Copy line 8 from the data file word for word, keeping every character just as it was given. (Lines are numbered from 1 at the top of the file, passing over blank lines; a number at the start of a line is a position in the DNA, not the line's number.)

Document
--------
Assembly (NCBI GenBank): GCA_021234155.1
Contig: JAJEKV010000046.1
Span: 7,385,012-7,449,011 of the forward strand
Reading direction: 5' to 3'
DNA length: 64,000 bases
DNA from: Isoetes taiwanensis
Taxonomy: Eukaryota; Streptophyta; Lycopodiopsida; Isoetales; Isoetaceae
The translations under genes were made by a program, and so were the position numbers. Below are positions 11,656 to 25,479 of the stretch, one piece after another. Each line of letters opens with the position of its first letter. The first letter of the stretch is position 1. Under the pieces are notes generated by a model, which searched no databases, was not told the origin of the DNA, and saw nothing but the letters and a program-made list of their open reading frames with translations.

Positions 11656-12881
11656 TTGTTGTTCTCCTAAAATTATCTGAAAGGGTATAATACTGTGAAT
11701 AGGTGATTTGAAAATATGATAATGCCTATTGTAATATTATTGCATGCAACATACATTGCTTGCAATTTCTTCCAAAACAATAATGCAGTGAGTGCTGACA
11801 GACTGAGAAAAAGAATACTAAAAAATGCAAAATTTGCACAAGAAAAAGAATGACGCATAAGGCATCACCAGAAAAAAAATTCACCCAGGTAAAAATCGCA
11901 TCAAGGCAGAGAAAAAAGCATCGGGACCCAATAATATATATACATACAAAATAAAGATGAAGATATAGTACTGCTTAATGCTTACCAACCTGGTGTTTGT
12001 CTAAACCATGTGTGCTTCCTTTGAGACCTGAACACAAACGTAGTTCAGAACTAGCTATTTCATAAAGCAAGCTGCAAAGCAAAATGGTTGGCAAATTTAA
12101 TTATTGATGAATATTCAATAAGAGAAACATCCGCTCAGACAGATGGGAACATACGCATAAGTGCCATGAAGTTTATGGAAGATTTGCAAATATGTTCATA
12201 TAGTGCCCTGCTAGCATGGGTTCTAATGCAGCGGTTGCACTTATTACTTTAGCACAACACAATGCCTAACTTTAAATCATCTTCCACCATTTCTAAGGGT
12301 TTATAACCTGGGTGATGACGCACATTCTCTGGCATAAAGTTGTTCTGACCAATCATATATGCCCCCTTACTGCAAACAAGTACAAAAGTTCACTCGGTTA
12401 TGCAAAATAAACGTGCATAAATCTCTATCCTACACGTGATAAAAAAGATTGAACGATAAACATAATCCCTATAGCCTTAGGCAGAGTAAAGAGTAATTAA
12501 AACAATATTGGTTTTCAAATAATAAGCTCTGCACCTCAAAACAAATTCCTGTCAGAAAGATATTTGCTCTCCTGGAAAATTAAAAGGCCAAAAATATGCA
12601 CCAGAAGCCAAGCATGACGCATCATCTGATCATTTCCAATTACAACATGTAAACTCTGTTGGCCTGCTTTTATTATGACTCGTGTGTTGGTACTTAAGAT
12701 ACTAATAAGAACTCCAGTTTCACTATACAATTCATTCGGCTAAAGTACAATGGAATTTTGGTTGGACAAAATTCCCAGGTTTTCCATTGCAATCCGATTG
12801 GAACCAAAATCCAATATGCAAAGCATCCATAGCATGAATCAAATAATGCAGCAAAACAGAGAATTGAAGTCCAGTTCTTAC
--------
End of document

The translations under genes were made by a program, and so were the position numbers. Below are positions 11,656 to 25,479 of the stretch, one piece after another. Each line of letters opens with the position of its first letter. The first letter of the stretch is position 1. Under the pieces are notes generated by a model, which searched no databases, was not told the origin of the DNA, and saw nothing but the letters and a program-made list of their open reading frames with translations.